In 1996-1997 wheat cultivation covered approximately 2.12 lakh hectares, with the majority (2.05lakh hectares) in the Jammu division and about 4000 hectares in the Kashmir division. The crop has been widely adopted across most districts of the union territory, with significant concentrations in Jammu (42%), Kathua (42%), Udhampur (37%), and Rajouri (39%) [11]. However, in the remaining districts of the Jammu and Kashmir division, the terrain and temperature conditions are not favourable for its cultivation, except for small areas in the valley and river terraces. In the Jammu plain, which is adjacent to the province of Punjab, wheat serves as the staple food. Overall, wheat occupies about one fourth of the total cropped area in the union territory. Prior to the introduction of high yielding varieties, the wheat production was 112 lakh quintals in 1964-65, which increased to over 20 lakh quintals in 1981-82 and further to 34.75 lakh quintals in 1992-93. By 1996-97 the total wheat production in the region had reached about 40 lakh quintals, reflecting the growing interest of farmers in cultivating this crop [11]. The productivity of wheat in Jammu & Kashmir registered a consistent increase from 6.45 to 18.9qha-1 over the past five decades from 1964-65 to 2016-17. Additionally, the high mountain regions of Ladakh and Gurez which are ideally not suitable for successful cultivation of any other cereal crop provide sustenance to wheat as an important niche crop. This successful diffusion of wheat cultivation has been achieved in the Kargil and Leh districts of Ladakh division. In Ladakh, wheat is grown in the Sura, Nubra and Rupsa valleys, with sowing taking place in May and harvesting in august and September.

Climatic Suitability

The productivity of any crop in general is a complex trait which is determined as a function of genotype, agronomic management and climate of the region. Wheat crop is versatile in nature capable of thriving over diverse climatic zones of tropical, subtropical, temperate, and cold regions, extending even beyond 67 °N. While it can adapt to different environments, it predominately flourishes in the temperate zone, making winter the primary season for its cultivation. Given its origin in mid-latitude grasslands, wheat requires a cool climate with moderate rainfall during its growth period. The ideal conditions for wheat production involve cool winters, warm springs, and ample sunshine during the ripening and harvesting phases. In the union territory of Jammu and Kashmir, wheat is primarily grown as a rabi crop except for Ladakh division and higher reaches of Gurez, where it is grown as a single crop during the summer season. Wheat exhibits remarkable adaptability to different altitudes, with successful cultivation possible up to 3000 meters above sea level. For optimal germination, an average temperature of around 20 °C is conducive at the time of sowing, while during the ripening the average temperature should range between 25 to 27 °C. Adequate water supply is crucial for its growth, with approximately 30 cm of well-distributed rainfall over the growth period.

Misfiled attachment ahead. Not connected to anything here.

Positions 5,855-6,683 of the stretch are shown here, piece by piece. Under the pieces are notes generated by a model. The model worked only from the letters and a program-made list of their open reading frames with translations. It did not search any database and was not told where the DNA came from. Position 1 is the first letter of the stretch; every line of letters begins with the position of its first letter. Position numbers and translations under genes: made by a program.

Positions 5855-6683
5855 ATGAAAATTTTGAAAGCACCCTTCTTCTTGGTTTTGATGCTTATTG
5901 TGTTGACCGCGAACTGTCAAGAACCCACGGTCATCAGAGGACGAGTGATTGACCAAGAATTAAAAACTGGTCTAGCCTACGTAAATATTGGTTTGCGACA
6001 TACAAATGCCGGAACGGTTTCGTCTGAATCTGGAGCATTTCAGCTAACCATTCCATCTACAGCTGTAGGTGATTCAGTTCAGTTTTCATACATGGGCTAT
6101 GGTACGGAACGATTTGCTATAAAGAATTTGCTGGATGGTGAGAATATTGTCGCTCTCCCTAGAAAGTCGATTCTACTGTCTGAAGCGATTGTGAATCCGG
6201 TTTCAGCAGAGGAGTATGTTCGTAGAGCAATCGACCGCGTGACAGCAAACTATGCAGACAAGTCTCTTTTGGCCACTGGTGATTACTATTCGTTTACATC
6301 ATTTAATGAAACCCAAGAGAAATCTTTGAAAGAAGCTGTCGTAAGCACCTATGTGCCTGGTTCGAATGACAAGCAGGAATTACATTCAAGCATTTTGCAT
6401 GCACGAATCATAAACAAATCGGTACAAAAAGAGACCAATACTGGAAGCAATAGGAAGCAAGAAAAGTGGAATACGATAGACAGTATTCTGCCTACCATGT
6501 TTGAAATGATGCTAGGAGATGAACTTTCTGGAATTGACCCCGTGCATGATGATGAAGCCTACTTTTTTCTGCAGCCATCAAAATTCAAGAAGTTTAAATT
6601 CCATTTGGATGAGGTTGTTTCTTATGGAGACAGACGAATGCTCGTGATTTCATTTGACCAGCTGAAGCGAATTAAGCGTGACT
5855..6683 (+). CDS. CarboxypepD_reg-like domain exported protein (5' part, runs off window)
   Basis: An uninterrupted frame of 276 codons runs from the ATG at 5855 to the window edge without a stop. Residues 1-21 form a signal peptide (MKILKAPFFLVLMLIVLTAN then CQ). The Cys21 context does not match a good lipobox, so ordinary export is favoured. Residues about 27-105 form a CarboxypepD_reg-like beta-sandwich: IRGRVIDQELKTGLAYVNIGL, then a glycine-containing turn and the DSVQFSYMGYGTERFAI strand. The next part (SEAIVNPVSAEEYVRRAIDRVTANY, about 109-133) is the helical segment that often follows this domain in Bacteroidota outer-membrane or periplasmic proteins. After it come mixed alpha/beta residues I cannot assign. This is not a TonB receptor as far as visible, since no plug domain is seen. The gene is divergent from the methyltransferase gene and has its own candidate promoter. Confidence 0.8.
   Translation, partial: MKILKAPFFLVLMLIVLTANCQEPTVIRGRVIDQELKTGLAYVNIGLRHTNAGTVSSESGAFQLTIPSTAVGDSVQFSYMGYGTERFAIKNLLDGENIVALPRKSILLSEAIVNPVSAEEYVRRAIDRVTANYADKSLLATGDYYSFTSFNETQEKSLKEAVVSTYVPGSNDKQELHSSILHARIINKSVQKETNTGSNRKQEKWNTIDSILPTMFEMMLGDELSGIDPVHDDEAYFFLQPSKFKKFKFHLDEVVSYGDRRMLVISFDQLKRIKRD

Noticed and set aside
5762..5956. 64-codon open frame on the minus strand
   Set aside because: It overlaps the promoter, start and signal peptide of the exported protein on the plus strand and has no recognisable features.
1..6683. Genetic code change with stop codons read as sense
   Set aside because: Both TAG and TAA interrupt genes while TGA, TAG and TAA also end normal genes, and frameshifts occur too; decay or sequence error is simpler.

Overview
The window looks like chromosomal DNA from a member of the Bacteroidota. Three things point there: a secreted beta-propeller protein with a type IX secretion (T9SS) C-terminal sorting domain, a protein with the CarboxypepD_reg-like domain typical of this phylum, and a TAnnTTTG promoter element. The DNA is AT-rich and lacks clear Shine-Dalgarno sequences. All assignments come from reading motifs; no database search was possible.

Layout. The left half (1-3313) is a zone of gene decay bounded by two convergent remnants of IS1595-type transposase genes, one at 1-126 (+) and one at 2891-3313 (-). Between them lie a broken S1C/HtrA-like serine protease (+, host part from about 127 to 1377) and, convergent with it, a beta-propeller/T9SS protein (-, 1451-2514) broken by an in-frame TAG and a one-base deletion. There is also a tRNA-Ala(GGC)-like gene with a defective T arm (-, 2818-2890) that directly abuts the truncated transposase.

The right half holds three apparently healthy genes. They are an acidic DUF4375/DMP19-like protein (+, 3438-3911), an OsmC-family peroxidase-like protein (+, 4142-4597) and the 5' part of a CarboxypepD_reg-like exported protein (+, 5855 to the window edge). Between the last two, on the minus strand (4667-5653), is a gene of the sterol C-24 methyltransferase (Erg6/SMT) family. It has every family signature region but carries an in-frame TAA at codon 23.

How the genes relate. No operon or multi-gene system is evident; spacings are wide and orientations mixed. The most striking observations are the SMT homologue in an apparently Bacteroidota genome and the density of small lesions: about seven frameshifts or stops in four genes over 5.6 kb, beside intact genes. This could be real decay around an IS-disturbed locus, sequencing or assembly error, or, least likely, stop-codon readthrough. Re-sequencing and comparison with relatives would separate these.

Varieties of Wheat Recommended for the Region

A. Shalimar wheat -1: Well suited to rainfed or restricted irrigation, under temperate climate. Matures within 225-235 days. Responsive to fertilizer application. High yielding (35- 38qha-1) and resistant to leaf-strip and leaf rust.
B. Shalimar wheat -2: Adapted well to the temperate climatic conditions of Kashmir region. Matures within 225-230 days (early maturing than Shalimar Wheat-1). Responsive to fertilizer application. High yielding (35-45qha-1)
C. Kailash: Recommended for the cold-arid region of Ladakh. Medium maturity. Medium resistance to yellow rust, loose smut, and ear cockle. Resistant to lodging, non-shattering, fertilizer responsive, tolerant to intense solar radiation, intermittent stresses of high temperature, and moisture. Grain yields 40-45qha-1, straw yield 90-115qha-1. Straw is palatable fodder for animals.
D. Singhchen: Recommended for the cold-arid Ladakh region. Medium maturity, tolerant to high-temperature and moisture stress and intensive solar radiation. Resistant to yellow rust and ear cockle. Moderately resistant to lose smut. Grain yield 30-35qha-1, straw yield 80-95qha-1.
E. K-9130: K-9130 is another popular wheat variety known for its cold tolerance and suitability to the temperate climate of Kashmir.
F. Mansarover: Recommended for agro-climatic conditions of Ladakh. Early maturity. Medium resistance to stripe rust and insect and pest attack. Tolerant to high temperature and moisture stresses. Grain yield 30-40qha-1, straw yield 100- 115qha-1.
G. Selma: A rust-resistant variety of wheat that is suitable for cultivation in the temperate climate of Kashmir.

Shalimar Wheat 3 and Shalimar Wheat-4 are other two high yielding varieties developed by SKUAST-Kashmir which seem to be promising and mature one week earlier than Shalimar Wheat 1 and 2 and vacate the fields by last week of May.